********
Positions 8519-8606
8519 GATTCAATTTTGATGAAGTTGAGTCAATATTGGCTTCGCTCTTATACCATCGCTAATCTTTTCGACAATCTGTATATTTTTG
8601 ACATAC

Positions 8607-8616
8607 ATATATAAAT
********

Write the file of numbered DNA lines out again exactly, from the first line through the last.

Positions 8519-8606
8519 GATTCAATTTTGATGAAGTTGAGTCAATATTGGCTTCGCTCTTATACCATCGCTAATCTTTTCGACAATCTGTATATTTTTG
8601 ACATAC

Positions 8607-8616
8607 ATATATAAAT